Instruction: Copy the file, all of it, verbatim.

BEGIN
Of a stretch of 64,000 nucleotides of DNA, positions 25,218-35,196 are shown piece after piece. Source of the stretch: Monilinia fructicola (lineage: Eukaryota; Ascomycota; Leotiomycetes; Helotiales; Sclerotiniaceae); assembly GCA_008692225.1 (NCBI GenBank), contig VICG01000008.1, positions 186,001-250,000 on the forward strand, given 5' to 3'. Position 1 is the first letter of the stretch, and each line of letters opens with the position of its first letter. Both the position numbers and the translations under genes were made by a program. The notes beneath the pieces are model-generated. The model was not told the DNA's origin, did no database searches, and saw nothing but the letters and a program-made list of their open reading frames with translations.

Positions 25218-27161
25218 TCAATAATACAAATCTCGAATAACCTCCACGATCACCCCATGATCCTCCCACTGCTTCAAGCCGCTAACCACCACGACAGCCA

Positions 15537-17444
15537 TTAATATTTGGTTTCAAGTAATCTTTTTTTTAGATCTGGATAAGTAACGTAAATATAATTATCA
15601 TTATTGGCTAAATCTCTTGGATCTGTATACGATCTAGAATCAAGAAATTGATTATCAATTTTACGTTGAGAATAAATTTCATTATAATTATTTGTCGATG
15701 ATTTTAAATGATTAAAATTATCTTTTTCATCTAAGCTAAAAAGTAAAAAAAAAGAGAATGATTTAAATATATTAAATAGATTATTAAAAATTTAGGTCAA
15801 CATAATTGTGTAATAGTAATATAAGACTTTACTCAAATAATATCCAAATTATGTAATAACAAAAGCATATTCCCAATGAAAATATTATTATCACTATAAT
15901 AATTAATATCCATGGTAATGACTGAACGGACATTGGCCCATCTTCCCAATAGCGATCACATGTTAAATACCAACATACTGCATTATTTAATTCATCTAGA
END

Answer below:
Of a stretch of 64,000 nucleotides of DNA, positions 25,218-35,196 are shown piece after piece. Source of the stretch: Monilinia fructicola (lineage: Eukaryota; Ascomycota; Leotiomycetes; Helotiales; Sclerotiniaceae); assembly GCA_008692225.1 (NCBI GenBank), contig VICG01000008.1, positions 186,001-250,000 on the forward strand, given 5' to 3'. Position 1 is the first letter of the stretch, and each line of letters opens with the position of its first letter. Both the position numbers and the translations under genes were made by a program. The notes beneath the pieces are model-generated. The model was not told the DNA's origin, did no database searches, and saw nothing but the letters and a program-made list of their open reading frames with translations.

Positions 25218-27161
25218 TCAATAATACAAATCTCGAATAACCTCCACGATCACCCCATGATCCTCCCACTGCTTCAAGCCGCTAACCACCACGACAGCCA

Positions 15537-17444
15537 TTAATATTTGGTTTCAAGTAATCTTTTTTTTAGATCTGGATAAGTAACGTAAATATAATTATCA
15601 TTATTGGCTAAATCTCTTGGATCTGTATACGATCTAGAATCAAGAAATTGATTATCAATTTTACGTTGAGAATAAATTTCATTATAATTATTTGTCGATG
15701 ATTTTAAATGATTAAAATTATCTTTTTCATCTAAGCTAAAAAGTAAAAAAAAAGAGAATGATTTAAATATATTAAATAGATTATTAAAAATTTAGGTCAA
15801 CATAATTGTGTAATAGTAATATAAGACTTTACTCAAATAATATCCAAATTATGTAATAACAAAAGCATATTCCCAATGAAAATATTATTATCACTATAAT
15901 AATTAATATCCATGGTAATGACTGAACGGACATTGGCCCATCTTCCCAATAGCGATCACATGTTAAATACCAACATACTGCATTATTTAATTCATCTAGA